good news for Sotheby's and Christie's is that Phillips de Pury
& Luxembourg is not competing in many areas this spring in
such major auction categories as Impressionist Art and American
Paintings. The bad news is that uncertainties about the nation's
economy has made for slim pickings.
Although the offerings are not huge in number, there are, of course,
One of the highlights of Sotheby's Impressionist & Modern
Art evening auction May 6 is Lot 35, "Suprematist Painting,
Rectangle and Circle," by Kazimir Malevich (1878-1935). The
stunning, 17-by-12 1/8-inch oil on canvas, shown at the top of
this article, was executed in 1915 and has been widely exhibited.
The work until recently was entrusted to the Busch-Reisinger Museum
at Harvard University for more than 40 years. The catalogue notes
that Malevich's Suprematist paintings "are among the most
compelling works of 20th Century art," adding that "With
its sharply defined blue and black forms set against a field of
white, this composition is what Malevich considered to the be
the pinnacle of artistic expression and 'the creation of intuitive
reason.'" The work, it continued, "demonstrates the
liberation of form and the celebration of the abstract in an extreme
manner that was unmatched by avant-garde artists of the day."
The painting has an estimate of $5,000,000 to $7,000,000. Bidding
opened at $4,000,000 and the lot was passed at $4,600,000 with
no apparent bidders in the room. After the auction, Charles S.
Moffett, co-chairman of the auction house's Impressionist and
Modern Art department, said he was "very surprised"
that it did not sell because there had been "lots of pre-sale
and his co-chairman, David Norman, however, both said they were
thrilled with the auction's results. While only 71.79 percent
of the 39 offered lots sold, most were within or slightly above
the pre-sale estimates. The auction's sales total was $65,604,000.
The pre-sale estimate for the auction was $70,910,000 to $99,400,000.
Given pre-sale nervousness about the length of the war in Iraq
and the continued uncertainty over the nation's economy, there
was obviously some anxiety about this first major sale of the
Spring season and despite some passes the auction appeared to
indicate that the art market has not run out of fuel and still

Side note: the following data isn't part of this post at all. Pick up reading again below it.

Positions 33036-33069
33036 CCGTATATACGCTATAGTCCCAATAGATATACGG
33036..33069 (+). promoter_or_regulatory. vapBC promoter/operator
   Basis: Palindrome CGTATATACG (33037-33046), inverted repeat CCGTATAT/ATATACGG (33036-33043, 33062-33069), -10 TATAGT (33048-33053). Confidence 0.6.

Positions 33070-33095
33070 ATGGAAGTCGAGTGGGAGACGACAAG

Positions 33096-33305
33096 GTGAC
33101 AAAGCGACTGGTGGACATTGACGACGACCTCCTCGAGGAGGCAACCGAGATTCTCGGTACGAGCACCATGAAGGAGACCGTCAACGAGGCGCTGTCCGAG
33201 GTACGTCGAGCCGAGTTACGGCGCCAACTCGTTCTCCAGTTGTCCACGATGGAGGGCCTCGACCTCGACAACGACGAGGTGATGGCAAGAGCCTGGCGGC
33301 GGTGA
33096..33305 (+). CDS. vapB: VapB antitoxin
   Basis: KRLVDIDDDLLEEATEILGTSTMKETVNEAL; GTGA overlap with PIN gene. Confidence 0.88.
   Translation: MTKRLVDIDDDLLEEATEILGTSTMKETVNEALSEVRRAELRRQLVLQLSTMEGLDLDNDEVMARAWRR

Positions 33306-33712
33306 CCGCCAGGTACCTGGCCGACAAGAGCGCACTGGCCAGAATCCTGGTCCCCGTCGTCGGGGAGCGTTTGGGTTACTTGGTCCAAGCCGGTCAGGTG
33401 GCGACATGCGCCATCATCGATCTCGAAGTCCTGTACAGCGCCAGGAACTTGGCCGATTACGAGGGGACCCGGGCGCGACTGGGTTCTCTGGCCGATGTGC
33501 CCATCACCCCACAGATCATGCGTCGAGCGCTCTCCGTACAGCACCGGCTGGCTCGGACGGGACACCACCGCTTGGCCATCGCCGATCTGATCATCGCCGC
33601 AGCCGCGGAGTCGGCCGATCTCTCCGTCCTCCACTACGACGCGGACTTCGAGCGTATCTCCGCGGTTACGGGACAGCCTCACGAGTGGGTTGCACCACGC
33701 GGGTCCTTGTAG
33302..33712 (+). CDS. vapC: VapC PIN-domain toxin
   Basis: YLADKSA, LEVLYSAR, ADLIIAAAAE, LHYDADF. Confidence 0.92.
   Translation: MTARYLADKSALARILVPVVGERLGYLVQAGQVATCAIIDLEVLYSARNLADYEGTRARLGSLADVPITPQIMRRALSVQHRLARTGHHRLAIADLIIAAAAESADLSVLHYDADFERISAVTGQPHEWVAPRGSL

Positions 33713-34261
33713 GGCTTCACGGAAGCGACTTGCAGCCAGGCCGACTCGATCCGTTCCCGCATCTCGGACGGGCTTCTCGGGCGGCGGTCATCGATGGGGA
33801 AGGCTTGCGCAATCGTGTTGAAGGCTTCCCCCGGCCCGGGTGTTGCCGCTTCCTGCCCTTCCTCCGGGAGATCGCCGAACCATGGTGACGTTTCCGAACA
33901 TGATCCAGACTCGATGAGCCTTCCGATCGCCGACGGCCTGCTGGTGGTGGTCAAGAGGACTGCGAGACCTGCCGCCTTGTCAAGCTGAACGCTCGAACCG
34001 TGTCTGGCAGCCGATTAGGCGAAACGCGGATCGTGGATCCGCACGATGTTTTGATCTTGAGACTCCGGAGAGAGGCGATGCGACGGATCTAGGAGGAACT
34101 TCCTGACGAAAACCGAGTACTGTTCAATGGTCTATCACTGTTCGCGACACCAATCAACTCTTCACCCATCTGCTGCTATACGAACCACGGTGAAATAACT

has some strength.
One of the
most glorious works in this auction is Lot 20, "Le Thonier
Entrant à La Rochelle (Couchant)," by Paul Signac
(1863-1935). The 28 3/4-by-36 1/4-inch oil on canvas was executed
in 1927 and is exceeding vibrant and beautiful and as fine as
any work in the recent Signac exhibition at the Metropolitan Museum
of Art. It has an estimate of $1,500,000 to $2,000,000. It
sold for $1,576,000 including the buyer's premium as do all results
mentioned in this article. Since January of this year, Sotheby's
has raised its buyer's premium to 20 percent of the first $100,000
and 12 percent of the amount over $100,000.
superb work is Lot 8, "Les Deux Lavandieres au Bord de La
Cascade," by Paul Sérusier (1864-1927). This 29-by-36
5/8-inch oil on canvas was executed circa 1890 in Brittany where
the artist worked with Paul Gauguin to whose oeuvre it bears a
strong similiarity. Indeed, it looks like a masterpiece "Although
greatly influenced by Gauguin," the catalogue observed, "Sérusier's
paintings often surpassed those of the elder artist with their
daring abstraction, and the present composition is an example
of this tendency. In this picture, which was once attributed Gauguin,
Sérusier employs the rich palette that was popular among
the artists working in Brittany. The organic treatment of the
sky and the figures, however, is evidence of Sérusier's
own distinctive technique." It has a modest estimate of $500,000
to $700,000. It sold for $624,000, setting a new auction record
for the artist.
Another stunning work is Lot 22, "Paysage à Chatou,"
by Maurice de Vlaminck (1876-1958). An oil on canvas that measures
29 1/8 by 21 5/8 inches, it was painted circa 1907 and shows the
influence of Cézanne. It is a very strong composition and